out of which art is made.” Which is why it was also terribly difficult to gather “my trip to Ethiopia” into this blog post. Interpretations are folly but that is often all we have. There is beauty, however, in this chaos - the beauty of choice where we “have the chance to demonstrate either cowardice or integrity in every moment” (M.G.). And Yordanness ended our encounter with the most integrous of sentiments - regret at being unable to leave me with a parting gift, though we had known each other for all of twenty minutes.
Yordanness and I.
On Typical Narratives of Africa, Avoiding the Pitfalls of “Othering”, and Privilege
Prior to the trip (and heck, after it too, now) when I told people I was going to Africa I was quick to blurt out “But not for a humanitarian trip, etc. etc.!” Well actually later I started saying this with more sarcasm than Daria ever dared. Also prefaced it with quips of “Africa, the country I’m going to.” Ironically, we ended up on the same flights both ways with a group also travelling from Canada and who were with Habitat for Humanity. In two weeks, after we had conducted all of our field research, *they had solved all of Africa’s problems. (*Wry humour courtesy of my professor).
Also, while in Ethiopia, I never took photos of any locals without their permission, because the last thing I wanted to do was frame my photos in such a way that I was documenting an "Other”. I know ‘Othering’ all too well, heh, and it ain’t a pretty thang, friends.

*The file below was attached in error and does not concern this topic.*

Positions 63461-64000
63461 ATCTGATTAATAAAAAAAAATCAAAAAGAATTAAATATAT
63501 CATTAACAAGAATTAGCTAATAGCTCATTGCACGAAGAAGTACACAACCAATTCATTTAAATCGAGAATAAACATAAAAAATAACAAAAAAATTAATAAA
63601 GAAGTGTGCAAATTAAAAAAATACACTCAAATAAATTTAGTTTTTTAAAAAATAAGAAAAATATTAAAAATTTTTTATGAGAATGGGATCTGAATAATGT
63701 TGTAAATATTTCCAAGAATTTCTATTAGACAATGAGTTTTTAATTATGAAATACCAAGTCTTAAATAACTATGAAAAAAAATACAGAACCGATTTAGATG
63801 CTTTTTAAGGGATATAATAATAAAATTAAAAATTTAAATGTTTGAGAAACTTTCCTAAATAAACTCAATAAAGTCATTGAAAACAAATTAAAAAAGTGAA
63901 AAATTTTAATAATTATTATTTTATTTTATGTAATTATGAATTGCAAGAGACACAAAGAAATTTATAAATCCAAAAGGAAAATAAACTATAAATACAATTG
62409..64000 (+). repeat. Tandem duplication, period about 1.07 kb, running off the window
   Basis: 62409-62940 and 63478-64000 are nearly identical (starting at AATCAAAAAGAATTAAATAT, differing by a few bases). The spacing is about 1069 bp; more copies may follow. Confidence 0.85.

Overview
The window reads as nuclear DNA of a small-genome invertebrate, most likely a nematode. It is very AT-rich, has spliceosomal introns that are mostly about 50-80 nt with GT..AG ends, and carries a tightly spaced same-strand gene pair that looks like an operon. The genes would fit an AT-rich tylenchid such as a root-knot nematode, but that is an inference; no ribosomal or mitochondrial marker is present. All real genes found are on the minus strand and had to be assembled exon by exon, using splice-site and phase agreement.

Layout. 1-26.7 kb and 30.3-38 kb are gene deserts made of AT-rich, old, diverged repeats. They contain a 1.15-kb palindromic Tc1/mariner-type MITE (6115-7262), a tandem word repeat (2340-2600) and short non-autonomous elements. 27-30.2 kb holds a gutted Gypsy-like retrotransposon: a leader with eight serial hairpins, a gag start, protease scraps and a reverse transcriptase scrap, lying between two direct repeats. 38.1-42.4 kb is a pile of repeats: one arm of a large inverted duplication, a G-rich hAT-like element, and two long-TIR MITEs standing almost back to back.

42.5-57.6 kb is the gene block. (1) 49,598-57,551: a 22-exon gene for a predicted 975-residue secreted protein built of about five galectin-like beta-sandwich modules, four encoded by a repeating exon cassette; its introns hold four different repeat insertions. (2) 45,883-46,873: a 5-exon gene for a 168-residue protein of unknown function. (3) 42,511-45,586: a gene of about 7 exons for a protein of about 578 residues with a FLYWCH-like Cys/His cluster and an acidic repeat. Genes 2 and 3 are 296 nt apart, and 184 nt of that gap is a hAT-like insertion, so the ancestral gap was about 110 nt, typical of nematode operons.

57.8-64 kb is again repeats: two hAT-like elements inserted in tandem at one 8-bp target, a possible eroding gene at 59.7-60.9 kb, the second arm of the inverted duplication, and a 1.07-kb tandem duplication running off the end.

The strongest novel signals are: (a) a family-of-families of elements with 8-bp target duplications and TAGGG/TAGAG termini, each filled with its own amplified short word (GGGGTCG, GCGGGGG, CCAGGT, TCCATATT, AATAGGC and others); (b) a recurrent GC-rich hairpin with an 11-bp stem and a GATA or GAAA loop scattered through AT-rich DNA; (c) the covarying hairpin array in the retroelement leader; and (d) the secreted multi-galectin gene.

These cuties posed for the camera all on their own, aw!
These cuties posed for the camera all on their own, aw!
And I was prepared for the fact that I would feel extra-privileged during my time there. We stayed in a multi-starred hotel. We had three meals a day that cost next to nothing (for us). We traipsed in markets and bought trinkets and such for the sake of buying trinkets and such. We had ample access to clean, bottled water. We had a buffet dinner at the Sheraton in Addis, which was so extravagant, had such a colonial aesthetic, and was such a contrast to the rest of the city that it made me physically uncomfortable. (But I gobbled down my lavish dinner and dessert with great ease. Is this cognitive dissonance a microcosm of the problem of human society and/or nature? I wonder, I wonder...). Still, while this would probe *a lot of people to flesh out tired old narratives that are based on feeling sorry for the poor, and that would lead to well-intentioned but misguided efforts to find “solutions” and “help”...I left with a much different impression (also helps that I recognize this is a tired, old, haggard, dying, on-its-death-bed-and-so-damn-lethargic narrative). That people of varying socioeconomic backgrounds, all of which I saw in the parts of Ethiopia I visited, all make it work. That even those so far below on the rungs of the ladder of the privileged, have a livelihood. And that when we went south of Addis, into rural communities, smiles were abundant. Especially those on the lips of children, who would race with pure, unadulterated joy to our mini-bus to wave at us as we passed by. (& so then I had cheesy reverberations of “Everyone smiles in the same language!” ring in my head...damn you, grade-school posters.)